By EMS Deputy Chief Peter Hosey (retired) in collaboration with EMS Assistant Chief Robert P. McCarthy (retired)
While I am taking the liberty of explaining the history behind the supervisory ranks in NYC*EMS, it should be noted that this history writing would not be possible without the help of former Assistant Chief Robert P. McCarthy. I worked under the “good” Chief McCarthy during the 1980’s who is now retired and living in Florida. Much of the early days of EMS are a recollection and memories of Chief McCarthy.
Prior to NYC*EMS the ambulance service as we know it today was called the Ambulance and Transportation Service of the NYC Department of Hospitals. This unit worked out of room #627 at 125 Worth Street in Manhattan. In this room was the Chief of Transportation, two to three Ambulance Inspectors who were at the time provisional garage foreman and clerical staff. Each City hospital, much like the hospitals presently under what is now called the Health and Hospital Corporation, had a garage foreman (a civil service position) who reported to the hospital administrator. The garage foreman essentially operated all of the ambulance at that particular hospital i.e. Coney Island Hospital. The garage foreman and motor vehicle operators were on the individual payroll of each hospital. The ambulance “tech” during this time could have been a nurse’s aide from the hospital ward who most likely was given ambulance duty for the tour as a form of punishment. Some of the larger hospitals like Roosevelt Island, Jacobi and Kings County Hospitals had Senior Garage foreman assigned to them and this position was assigned a civil service/physically taxing position.
In the 1970’s, the Department of Hospitals became the Health and Hospitals Corporation and the beginning of what was soon to be NYC*EMS was developing and at the time was considered to be a separate cost center, much like one of the other 18 or so HHC hospitals throughout the 5 boroughs of New York City. NYC*EMS at the time had a EMS Director, 2 Deputy Directors, Chief of Ambulance Service, Chief of Communications, Chief of Personnel, 5 Assistant Chiefs that worked out of 125 Worth Street covering the City 24/7 and were referred to as the “Duty Chief”. Dispatching at this time to the ambulances was by the New York City Police Department. Around 1972, EMS would take over the dispatching of every ambulance from the police department and the so called duty chiefs were moved from 125 Worth Street to the EMS Communications Center at 377 Broadway in lower Manhattan. I believe at the time there were only 2 dispatching frequencies, thus Brooklyn and Queens were on the same frequency while Manhattan and the Bronx shared a frequency as well as some of the early taxi services.
As NYC*EMS was transitioning, the titles of Motor Vehicle Operator and Ambulance Technician were merged into the Civil Service title of Ambulance Corpsman. The ambulance corpsman was a dual role responsibility title. In other words, the ambulance corpsman would now have combined driving and patient care duties, requiring certification as an EMT. The original Garage Foreman title was changed to Lieutenant (Supervising Emergency Medical Service Specialist Level 1) while the Senior Garage Foreman title was changed to Captain (Supervising Emegency Medical Service Specialist Level 2). Eventually over time the Senior Garage Foreman titles were changed to the group 11 managerial title of Chief. Chief McCarthy remembers that as the foreman of KCH (Kings County Hospital) he was given a raise of $1000 which was a lot of money in 1972 and transferred to 125 Worth Street as a Duty Chief. On the midnight tour and weekends, typically there was only one Roving Inspector (Lieutenant) who reported to Roosevelt Island and covered the entire City.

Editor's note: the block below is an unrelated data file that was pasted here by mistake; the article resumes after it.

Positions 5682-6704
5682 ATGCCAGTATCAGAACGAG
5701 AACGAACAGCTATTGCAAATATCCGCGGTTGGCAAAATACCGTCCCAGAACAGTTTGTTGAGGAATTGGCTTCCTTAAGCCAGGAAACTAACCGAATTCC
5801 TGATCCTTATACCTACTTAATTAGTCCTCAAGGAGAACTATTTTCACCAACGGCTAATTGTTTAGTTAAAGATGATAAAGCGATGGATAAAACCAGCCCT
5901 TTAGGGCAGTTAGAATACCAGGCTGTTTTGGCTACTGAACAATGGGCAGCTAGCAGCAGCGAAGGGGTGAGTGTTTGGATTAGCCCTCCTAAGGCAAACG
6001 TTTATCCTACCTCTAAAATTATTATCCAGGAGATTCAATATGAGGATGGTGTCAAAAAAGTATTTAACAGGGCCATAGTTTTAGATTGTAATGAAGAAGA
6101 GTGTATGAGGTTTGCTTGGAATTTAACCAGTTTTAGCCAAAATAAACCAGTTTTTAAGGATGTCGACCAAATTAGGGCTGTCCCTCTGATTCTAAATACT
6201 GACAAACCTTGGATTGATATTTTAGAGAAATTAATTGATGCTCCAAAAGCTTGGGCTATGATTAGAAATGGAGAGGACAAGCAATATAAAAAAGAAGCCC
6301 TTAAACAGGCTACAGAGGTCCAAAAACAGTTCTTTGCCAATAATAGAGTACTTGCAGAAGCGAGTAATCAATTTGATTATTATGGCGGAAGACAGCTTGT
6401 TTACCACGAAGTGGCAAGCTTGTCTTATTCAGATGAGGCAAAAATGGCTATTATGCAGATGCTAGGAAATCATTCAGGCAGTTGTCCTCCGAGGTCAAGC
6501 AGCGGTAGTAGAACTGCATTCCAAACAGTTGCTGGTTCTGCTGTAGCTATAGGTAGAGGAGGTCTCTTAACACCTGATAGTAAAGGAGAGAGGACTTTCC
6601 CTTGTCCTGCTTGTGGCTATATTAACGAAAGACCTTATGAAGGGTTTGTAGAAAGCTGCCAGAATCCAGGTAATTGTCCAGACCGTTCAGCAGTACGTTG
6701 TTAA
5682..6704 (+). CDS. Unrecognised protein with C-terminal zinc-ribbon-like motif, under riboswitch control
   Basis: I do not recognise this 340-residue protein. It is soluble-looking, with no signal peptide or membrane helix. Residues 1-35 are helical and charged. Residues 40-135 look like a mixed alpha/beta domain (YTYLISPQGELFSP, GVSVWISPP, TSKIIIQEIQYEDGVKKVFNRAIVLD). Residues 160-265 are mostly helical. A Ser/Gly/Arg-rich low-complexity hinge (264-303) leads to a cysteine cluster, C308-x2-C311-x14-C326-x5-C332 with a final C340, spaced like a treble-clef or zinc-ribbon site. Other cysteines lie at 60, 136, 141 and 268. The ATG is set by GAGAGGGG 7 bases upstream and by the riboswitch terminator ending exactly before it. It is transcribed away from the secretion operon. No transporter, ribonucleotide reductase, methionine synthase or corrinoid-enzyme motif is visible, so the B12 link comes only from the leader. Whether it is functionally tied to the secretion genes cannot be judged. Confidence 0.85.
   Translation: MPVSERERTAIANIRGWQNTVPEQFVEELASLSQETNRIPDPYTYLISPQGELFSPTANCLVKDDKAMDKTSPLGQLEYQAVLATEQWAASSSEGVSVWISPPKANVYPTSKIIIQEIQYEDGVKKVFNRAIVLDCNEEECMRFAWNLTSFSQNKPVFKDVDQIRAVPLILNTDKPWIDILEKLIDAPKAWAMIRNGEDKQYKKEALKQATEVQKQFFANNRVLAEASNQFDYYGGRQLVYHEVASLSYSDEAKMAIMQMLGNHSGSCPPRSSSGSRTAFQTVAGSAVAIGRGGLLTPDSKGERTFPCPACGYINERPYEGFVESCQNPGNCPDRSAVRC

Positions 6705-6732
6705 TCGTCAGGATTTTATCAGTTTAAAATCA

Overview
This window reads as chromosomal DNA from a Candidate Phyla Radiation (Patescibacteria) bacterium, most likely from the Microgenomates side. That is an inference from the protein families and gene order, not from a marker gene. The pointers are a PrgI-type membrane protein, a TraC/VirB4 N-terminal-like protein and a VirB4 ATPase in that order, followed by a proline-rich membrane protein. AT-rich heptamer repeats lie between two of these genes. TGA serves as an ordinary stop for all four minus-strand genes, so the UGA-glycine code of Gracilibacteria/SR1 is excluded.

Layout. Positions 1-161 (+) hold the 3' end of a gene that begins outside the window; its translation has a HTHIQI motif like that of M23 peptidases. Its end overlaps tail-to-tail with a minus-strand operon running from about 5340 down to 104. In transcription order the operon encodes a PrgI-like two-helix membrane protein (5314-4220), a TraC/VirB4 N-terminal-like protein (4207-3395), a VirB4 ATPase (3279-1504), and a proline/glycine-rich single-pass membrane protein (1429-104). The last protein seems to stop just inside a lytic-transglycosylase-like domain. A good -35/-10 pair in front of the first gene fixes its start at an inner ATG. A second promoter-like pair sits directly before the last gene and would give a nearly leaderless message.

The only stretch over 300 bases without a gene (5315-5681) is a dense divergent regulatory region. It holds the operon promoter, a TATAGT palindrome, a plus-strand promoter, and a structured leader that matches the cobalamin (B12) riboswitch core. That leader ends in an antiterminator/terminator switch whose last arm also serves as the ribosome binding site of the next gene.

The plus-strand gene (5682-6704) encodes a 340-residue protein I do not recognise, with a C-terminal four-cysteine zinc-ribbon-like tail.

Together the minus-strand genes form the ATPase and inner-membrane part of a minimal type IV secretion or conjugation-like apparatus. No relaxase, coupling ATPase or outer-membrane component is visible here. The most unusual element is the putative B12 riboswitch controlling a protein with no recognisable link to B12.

In 1977, when I started the job, a new Communications Center opened in the Maspeth facility on 58th Street. This was at the time a state of the art communications center whereby each borough had a separate dispatcher and frequency. It was during this time that former NYPD bosses like Joe Hoffman, Don Rowan, Pete Murray and Bill Leask would take over NYC*EMS as a Vice President, Executive Director, Chief of Operations and Director of Labor Relations respectively. In fact, it was this NYPD mentality that brought about the span of control and fostered the increase in rank structure and supervision of EMT’s and Paramedics by Lieutenants, Captains, Deputy Chiefs and Assistant Chiefs. Finally, it may be interesting to note that the then NYC*EMS budget was only 16 million dollars and a starting Corpsman yearly salary was $9400 a year while a paramedic in 1978 made $10,000 year. I remember that in the later part of 1978 after graduating from Jacobi #3 medic program, a group of medics including myself met with Joe Hoffman about the poultry salary of paramedics vs the voluntary paramedics. Joe Hoffman with a simple swish of a pen increased the salary of paramedics to a little over $14,500 a year which was compatible with paramedics employed at voluntary hospitals.
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